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Speak up for sexual assault

  • Published
  • By Airman 1st Class Alyssa M. Akers
  • Minot Air Force Base Public Affairs

Every 98 seconds, an American is sexually assaulted.

Approximately 481,000 Americans are sexually assaulted every year. Of those, 18,900 occur within the Armed Forces, according to the Rape Abuse & Incest National Network website.

Although the amount of sexual assaults in the United States has fallen more than half since 1993, April was designated as Sexual Assault Awareness Month in 2001 to help spread awareness and encourage people to speak up.

“The whole purpose of this month is to make sure victims know that they’re not alone,” said 1st Lt. Holly Schlotfeldt, 5th Bomb Wing deputy sexual assault response coordinator. “We want them to know that we believe them and it’s okay to talk about it.”

The SAPR office has been proactive in spreading the word about sexual assault and prevention. Aside from their usual items offered year round, they’ve placed SAPR items in commonly visited locations around base for the month of April.

They’ve supplied the Commissary with SAPR grocery bags and coffee sleeves to B-Fifty Brew and the Kaffee Kiosk, as well as placed informational pamphlets at the Base Exchange and dining facility.

They have also adopted the Clothesline Project, a national movement dedicated to raising awareness about the reality of sexual violence in our society. The clothesline is hung with shirts, each uniquely decorated to represent the victim’s experiences. At Minot Air Force Base, the SAPR office has also allowed supporters of sexual assault victims to decorate and display shirts on the clothesline.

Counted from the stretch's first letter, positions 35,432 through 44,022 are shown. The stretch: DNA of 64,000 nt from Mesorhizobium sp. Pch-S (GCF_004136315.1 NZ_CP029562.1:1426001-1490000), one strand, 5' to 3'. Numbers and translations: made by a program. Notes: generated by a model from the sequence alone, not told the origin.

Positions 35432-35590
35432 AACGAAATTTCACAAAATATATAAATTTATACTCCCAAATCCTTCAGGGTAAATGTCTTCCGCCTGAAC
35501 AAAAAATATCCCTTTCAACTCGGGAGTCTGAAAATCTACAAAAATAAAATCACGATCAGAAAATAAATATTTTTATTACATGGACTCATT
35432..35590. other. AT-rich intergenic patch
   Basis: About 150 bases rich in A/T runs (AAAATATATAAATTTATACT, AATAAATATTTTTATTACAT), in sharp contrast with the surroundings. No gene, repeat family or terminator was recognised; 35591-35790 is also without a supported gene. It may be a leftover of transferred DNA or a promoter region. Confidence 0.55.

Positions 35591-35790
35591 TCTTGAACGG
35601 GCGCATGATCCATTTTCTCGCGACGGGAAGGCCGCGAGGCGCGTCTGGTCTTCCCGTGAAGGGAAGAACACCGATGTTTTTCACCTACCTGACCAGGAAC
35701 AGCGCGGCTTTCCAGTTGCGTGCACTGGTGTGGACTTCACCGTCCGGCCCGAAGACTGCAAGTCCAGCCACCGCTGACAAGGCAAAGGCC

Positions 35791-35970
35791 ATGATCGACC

They will have an open house for base personnel at their office, building 168, April 16 from 8-10 a.m. Their goal is to ensure victims know their office location so they may speak to a victim advocate in the case of a sexual assault.

“With this open house, we are essentially showing people that our location is a safe space to speak openly and freely about what has happened to or around them,” said Donita Theiler, 5th Bomb Wing sexual assault prevention and response victim advocate.

There are many short and long term effects of sexual assault that affect the mind, body and spirit, Schlotfeldt said. Victims may suffer from depression or post-traumatic stress disorder, creating problems with differentiating what’s right or wrong and blaming themselves for everything.

“We have resources to help victims,” added Theiler. “Sexual assault victims are assigned victim advocates to be there through every step of recovery as requested.”

The SAPR office allows victims to file restricted or unrestricted reports.

Restricted reports are confidential. This means they do not trigger an investigation or command involvement while allowing the victim access to the special victims’ legal counsel as well as advocacy, medical and counseling services.

Unrestricted reports start an official law enforcement investigation, enlist the support of the victim’s chain of command and provide a victim with access to services. In addition, the victim can obtain a military protective order and an expedited transfer to another location, if necessary. Knowledge of the sexual assault is limited to those with a need-to-know basis.

A victim can choose to convert a restricted report to unrestricted at any time, but once an unrestricted report is made, the restricted report is no longer an option.

If you or someone you know is a victim of sexual assault, please contact the 24/7 crisis hotline at 701-340-8882.